Israeli troops captured commanding heights overlooking this Mediterranean port yesterday, the fifth day of their punitive operation against Palestinian guerillas in southern Lebanon.

With complete control of the ridgeline villages fewer than three miles away, capturing Tyre looked well within the Israelis' grasp if they are willing to pay the price in casualties.

Some specialists suggested that Israel would be satisfied with isolating the port, which Israeli leaders have marked as the main entry for Soviet weapons destined for the Palestinians.

Palestinian officials insisted that the Israeli goal was the total occupation of the area south of the Litani River, a tenth of Lebanon's territory.

Even more worrying in terms of a possible wider war involving Arab states were the first Israeli air sorties over the northern Lebanese city of Tripoli. Syria announced Saturday that it was instituting earial reconnaisance patrols over all but the southernmost strip of Lebanon, and the risk of a serious incident with Israel planes has prompted serious concern.

Behind Israel's decision to expand what was originally advertised as a limited security zone operation, analysts believed, was a desire to hold as much of southern Lebanon as possible as a bargaining counter in whatever negotiations may lie ahead.

Israeli officials had made no secret of their hopes of stalling yesterday's U.N. Security Council vote, which called for a cease-fire and Israeli withdrawal, until Prime Minister Menachem Begin sees President Carter in Washington.

The fifth day of fighting was the most violent yet.

Backed by air strikes, heavy artillery and naval gunfire, Israel armor and infantry fought their way up two mountain valleys from the east. Down on the coastal plain Israeli troops kept up pressure on the Palestinians from the south.

For the first time in this conflict, Israeli warplanes dropped cluster bomb units, which scatter shrapnel across a football, field-sized area.

The target was the Rashidiyeh Palestinian refugee camp. Hours after the raid, an Israeli helicopter flewover the camp south of Tyre no more than 20 feet off the ground and was not fired upon.

Hit with conventional high explosive bombs and heavy artillery - possibly U.S. - supplied 175 mm guns - was the Bourgh chemali refugee camp due east of the port area.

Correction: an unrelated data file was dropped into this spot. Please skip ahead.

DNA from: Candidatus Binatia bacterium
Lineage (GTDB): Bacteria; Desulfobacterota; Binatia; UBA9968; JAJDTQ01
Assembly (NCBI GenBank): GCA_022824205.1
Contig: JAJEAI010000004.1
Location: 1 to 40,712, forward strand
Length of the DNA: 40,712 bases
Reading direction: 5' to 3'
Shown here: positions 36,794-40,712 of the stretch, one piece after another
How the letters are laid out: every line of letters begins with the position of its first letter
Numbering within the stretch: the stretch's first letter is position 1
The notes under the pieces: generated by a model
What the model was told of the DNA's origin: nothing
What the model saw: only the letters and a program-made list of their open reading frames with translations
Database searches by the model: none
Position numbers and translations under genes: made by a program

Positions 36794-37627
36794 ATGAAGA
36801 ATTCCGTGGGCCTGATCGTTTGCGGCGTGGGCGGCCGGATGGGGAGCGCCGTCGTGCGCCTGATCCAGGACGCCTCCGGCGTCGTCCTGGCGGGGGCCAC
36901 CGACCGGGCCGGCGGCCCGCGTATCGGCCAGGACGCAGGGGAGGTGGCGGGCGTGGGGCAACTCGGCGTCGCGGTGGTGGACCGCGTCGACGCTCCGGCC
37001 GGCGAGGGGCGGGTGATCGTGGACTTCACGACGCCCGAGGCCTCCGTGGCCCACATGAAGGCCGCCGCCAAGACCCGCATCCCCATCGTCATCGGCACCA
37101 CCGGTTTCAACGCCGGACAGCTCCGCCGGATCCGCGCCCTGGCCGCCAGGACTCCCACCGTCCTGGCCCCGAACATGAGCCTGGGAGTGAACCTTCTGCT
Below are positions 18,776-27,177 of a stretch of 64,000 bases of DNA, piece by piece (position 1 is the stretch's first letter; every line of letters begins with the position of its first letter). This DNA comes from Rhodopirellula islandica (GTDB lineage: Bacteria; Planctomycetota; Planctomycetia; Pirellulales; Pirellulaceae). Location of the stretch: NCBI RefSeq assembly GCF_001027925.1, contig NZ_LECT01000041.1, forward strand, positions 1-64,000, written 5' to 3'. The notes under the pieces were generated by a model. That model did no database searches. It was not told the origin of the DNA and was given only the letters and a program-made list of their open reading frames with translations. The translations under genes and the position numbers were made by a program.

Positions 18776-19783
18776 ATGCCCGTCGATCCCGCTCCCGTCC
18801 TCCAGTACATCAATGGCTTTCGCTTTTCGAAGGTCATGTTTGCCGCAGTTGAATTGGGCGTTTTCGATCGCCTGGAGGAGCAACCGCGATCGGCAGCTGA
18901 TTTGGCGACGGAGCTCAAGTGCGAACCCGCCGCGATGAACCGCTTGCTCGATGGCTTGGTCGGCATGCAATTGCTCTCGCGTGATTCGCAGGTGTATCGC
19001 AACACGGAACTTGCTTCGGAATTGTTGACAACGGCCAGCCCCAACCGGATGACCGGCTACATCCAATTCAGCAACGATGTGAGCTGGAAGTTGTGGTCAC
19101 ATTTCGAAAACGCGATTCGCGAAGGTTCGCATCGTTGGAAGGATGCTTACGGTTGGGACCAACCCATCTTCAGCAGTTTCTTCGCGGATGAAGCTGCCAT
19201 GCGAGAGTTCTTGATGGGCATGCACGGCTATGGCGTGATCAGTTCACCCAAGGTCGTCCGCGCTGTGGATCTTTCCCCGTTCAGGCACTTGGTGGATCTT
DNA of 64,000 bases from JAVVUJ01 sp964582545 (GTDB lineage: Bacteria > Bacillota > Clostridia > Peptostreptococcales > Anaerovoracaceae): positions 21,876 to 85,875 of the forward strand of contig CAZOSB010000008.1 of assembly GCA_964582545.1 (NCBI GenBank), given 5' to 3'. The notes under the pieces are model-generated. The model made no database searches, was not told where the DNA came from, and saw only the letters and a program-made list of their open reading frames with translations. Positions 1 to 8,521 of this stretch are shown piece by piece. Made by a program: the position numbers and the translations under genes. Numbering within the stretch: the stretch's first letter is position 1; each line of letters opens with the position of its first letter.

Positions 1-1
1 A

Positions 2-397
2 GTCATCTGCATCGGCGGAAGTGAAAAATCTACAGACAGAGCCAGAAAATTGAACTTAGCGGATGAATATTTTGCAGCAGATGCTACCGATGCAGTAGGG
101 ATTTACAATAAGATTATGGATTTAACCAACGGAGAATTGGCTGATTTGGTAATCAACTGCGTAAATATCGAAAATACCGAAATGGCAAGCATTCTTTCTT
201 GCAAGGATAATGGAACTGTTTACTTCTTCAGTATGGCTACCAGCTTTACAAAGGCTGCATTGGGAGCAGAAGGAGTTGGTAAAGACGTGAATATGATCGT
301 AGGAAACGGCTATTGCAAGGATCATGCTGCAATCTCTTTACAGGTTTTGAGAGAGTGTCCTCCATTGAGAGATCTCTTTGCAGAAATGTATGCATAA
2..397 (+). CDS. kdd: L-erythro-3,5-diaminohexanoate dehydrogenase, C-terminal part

The camp may have been singled out because shoulder-held Soviet-made Strela antiaircraft missiles were seen being fired from there - unsuccessfully - at Israeli warplanes.

Artillery, naval gunfire and air strikes were also directed against Palestinian positions of the slopes of the last range of hills before the sea.

For the first time in this sector, machine gun and assault rifle fire could be clearly heard - a sign of clos-in combat.

Even before Lt. Gen. Mordechai Gur, the Israeli chief of staff, announced that his troops had penetrated as far as 13 miles inside Lebanon, Palestinian commandos were pulling back north of the Litani River.

But no confirmation was immediately available of Gur's assertion that Israeli troops had cut the key Zaqiye Bridge across the Litani, southwest of Nabatiyeh, which was part of the main palestinian supply route for troops in the south.

By early morning trailer trucks were carrying loads of ammunition out of the area. A steady stream of field guns, antiaircraft weapons, heavy mortars and other crew-served weapons were also evacuated.

Palestinian troops - and their leftist Lebanese allies - drove out on a variety of vehicles or walked along the roads and through the coastal orange groves.

The massive Israeli attack also emptied Tyre and the surrounding vilages of almost all those few inhabitants who had not fled north since the Israelis invaded just before midnight Tuesday.

The seriousness of the situation was illustrated by the presence of bedouin nomads - normally unmoved by the cyclical Middle East violence - who moved everything including camels, sheep and boats north on the main coastal road.

Thousands of refugees drove north crammed in taxis, buses and trucks and perched on tractors or hanging on for dear life in open car trunks.

In Damour, only 12 miles from Beirut, Syrian peacekeeping troops caused an hour-long traffic jam by trying to turn back refugees who had brought bedding with them.

It was apparently their rough and ready way of discouraging squatters from storming empty Beirut apartments, following the first wave of refugees now thought to total as many as 200,000 persons.

At one point on the road between Tyre and Sidon the traffic was so dense that Palestinian guerillas fired into the air to clear a passage for their car carrying a wounded man to the hospital.

On the diplomatic front, Palestinian exasperation at their Arab allies surfaced in a statement by the Marxist Popular Front for the Liberation of Palestine.

"Five days have passed since the Israeli aggression and the Arabs are still acting as spectators" it said.

In Damascus, foreign and defense ministers from the Palestinians' allies in the anti-Egyptian front set up last December were meeting in an effort to respond to such criticism.